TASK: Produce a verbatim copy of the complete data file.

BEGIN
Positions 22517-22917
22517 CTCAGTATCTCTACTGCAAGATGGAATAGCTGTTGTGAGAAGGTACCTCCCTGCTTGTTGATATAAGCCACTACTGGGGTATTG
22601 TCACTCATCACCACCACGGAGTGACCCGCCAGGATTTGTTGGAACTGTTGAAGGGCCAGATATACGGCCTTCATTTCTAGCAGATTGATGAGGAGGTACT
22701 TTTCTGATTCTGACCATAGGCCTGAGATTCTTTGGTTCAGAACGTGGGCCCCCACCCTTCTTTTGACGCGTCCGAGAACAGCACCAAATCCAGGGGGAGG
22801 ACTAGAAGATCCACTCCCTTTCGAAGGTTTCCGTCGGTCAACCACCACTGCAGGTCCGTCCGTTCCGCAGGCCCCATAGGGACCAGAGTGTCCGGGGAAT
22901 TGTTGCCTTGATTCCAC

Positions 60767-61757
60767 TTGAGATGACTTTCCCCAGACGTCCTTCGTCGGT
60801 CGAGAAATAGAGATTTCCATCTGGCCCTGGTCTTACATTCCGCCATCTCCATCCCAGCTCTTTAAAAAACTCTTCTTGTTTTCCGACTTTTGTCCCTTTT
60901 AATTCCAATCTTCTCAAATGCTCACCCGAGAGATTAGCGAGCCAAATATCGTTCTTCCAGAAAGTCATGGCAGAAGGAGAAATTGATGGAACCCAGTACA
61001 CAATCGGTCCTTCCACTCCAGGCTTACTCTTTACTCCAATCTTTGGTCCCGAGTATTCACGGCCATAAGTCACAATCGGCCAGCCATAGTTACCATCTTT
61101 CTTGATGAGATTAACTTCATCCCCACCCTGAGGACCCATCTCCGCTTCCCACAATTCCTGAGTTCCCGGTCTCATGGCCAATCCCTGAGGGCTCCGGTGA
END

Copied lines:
Positions 22517-22917
22517 CTCAGTATCTCTACTGCAAGATGGAATAGCTGTTGTGAGAAGGTACCTCCCTGCTTGTTGATATAAGCCACTACTGGGGTATTG
22601 TCACTCATCACCACCACGGAGTGACCCGCCAGGATTTGTTGGAACTGTTGAAGGGCCAGATATACGGCCTTCATTTCTAGCAGATTGATGAGGAGGTACT
22701 TTTCTGATTCTGACCATAGGCCTGAGATTCTTTGGTTCAGAACGTGGGCCCCCACCCTTCTTTTGACGCGTCCGAGAACAGCACCAAATCCAGGGGGAGG
22801 ACTAGAAGATCCACTCCCTTTCGAAGGTTTCCGTCGGTCAACCACCACTGCAGGTCCGTCCGTTCCGCAGGCCCCATAGGGACCAGAGTGTCCGGGGAAT
22901 TGTTGCCTTGATTCCAC

Positions 60767-61757
60767 TTGAGATGACTTTCCCCAGACGTCCTTCGTCGGT
60801 CGAGAAATAGAGATTTCCATCTGGCCCTGGTCTTACATTCCGCCATCTCCATCCCAGCTCTTTAAAAAACTCTTCTTGTTTTCCGACTTTTGTCCCTTTT
60901 AATTCCAATCTTCTCAAATGCTCACCCGAGAGATTAGCGAGCCAAATATCGTTCTTCCAGAAAGTCATGGCAGAAGGAGAAATTGATGGAACCCAGTACA
61001 CAATCGGTCCTTCCACTCCAGGCTTACTCTTTACTCCAATCTTTGGTCCCGAGTATTCACGGCCATAAGTCACAATCGGCCAGCCATAGTTACCATCTTT
61101 CTTGATGAGATTAACTTCATCCCCACCCTGAGGACCCATCTCCGCTTCCCACAATTCCTGAGTTCCCGGTCTCATGGCCAATCCCTGAGGGCTCCGGTGA